"El Nino Watch": The Climate Prediction Center has officially issued an "El Nino Watch" in anticipation of the possibility of a late summer/early autumn El Nino (warmer waters along & near the equaorial Pacific) developing. I've touched on this multiple times this year. It's part of the reason that I suspect the hurricane season will be heavily weighted on the front half to two-thirds. But even if an El Nino develops, timing & intensity are in question. Conditions the last month -- & currently -- are essentially nuetral. Maps below show the temp. anomalies followed by a chart showing ENSO forecast models. Click here for the full report by NOAA.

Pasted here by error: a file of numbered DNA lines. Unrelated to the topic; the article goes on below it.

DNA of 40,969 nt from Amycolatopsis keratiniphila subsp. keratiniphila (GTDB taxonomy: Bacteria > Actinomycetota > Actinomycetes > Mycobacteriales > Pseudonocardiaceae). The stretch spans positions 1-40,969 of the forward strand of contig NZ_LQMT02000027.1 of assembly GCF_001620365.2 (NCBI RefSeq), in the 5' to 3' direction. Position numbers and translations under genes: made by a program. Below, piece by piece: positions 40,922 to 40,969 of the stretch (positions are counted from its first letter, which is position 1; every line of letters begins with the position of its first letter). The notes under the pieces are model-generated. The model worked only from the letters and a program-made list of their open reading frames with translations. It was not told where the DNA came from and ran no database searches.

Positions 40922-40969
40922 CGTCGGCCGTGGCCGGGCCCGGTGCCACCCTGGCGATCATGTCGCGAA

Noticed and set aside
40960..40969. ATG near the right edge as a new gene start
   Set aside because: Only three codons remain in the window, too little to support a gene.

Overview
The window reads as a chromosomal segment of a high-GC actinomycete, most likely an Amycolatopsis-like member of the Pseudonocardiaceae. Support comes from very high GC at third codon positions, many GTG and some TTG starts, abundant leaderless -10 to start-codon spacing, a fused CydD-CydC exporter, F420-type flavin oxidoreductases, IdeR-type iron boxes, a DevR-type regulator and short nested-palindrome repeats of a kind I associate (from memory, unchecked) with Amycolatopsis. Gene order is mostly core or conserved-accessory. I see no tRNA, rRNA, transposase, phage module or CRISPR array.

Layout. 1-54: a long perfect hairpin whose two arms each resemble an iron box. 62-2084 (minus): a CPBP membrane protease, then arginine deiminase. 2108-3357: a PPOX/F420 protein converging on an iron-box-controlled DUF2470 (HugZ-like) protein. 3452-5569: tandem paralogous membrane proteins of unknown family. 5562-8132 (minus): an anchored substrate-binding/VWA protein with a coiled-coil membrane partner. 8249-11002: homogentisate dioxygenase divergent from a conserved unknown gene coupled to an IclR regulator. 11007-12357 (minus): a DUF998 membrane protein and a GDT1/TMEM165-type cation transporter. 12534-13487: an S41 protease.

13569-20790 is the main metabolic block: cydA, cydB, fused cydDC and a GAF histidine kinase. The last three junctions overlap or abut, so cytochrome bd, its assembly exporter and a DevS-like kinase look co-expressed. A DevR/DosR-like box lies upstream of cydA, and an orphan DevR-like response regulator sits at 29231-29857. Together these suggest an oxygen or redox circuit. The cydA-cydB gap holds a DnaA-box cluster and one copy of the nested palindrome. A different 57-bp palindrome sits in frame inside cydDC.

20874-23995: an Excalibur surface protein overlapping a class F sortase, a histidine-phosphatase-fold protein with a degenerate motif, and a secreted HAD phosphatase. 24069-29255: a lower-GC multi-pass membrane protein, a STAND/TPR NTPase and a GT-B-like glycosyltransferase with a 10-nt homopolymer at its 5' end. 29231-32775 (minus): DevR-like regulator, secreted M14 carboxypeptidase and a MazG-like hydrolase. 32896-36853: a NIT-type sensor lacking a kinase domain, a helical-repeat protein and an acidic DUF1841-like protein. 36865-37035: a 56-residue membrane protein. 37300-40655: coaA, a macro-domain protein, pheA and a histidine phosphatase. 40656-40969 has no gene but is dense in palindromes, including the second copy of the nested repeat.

There's news at the zoo:
School is Out for the Summer! Jacksonville Zoo and Gardens Celebrates with $2.00 Admission Day!
Jacksonville, FL - On Monday, June 11, 2012, guests can enjoy the Jacksonville Zoo and Gardens for only $2.00 per person for General Admission. The Zoo is open from 9:00 a.m. until 5:00 p.m. on Monday. Tickets will be sold until 4:00 p.m. The Zoo’s 4,000 square foot Splash Ground area at Play Park, air conditioned buildings, fans and cool treats offered at the various mobiles, restaurants and cafés will help keep guests cool throughout the day.
“We recognize that, especially in these hard economic times, not everyone can afford regular Zoo admission,” said Jacksonville Zoo and Gardens executive director Tony Vecchio. “We are offering this special day in the hope that everyone in our community will have the opportunity to visit Jacksonville’s number one cultural attraction.”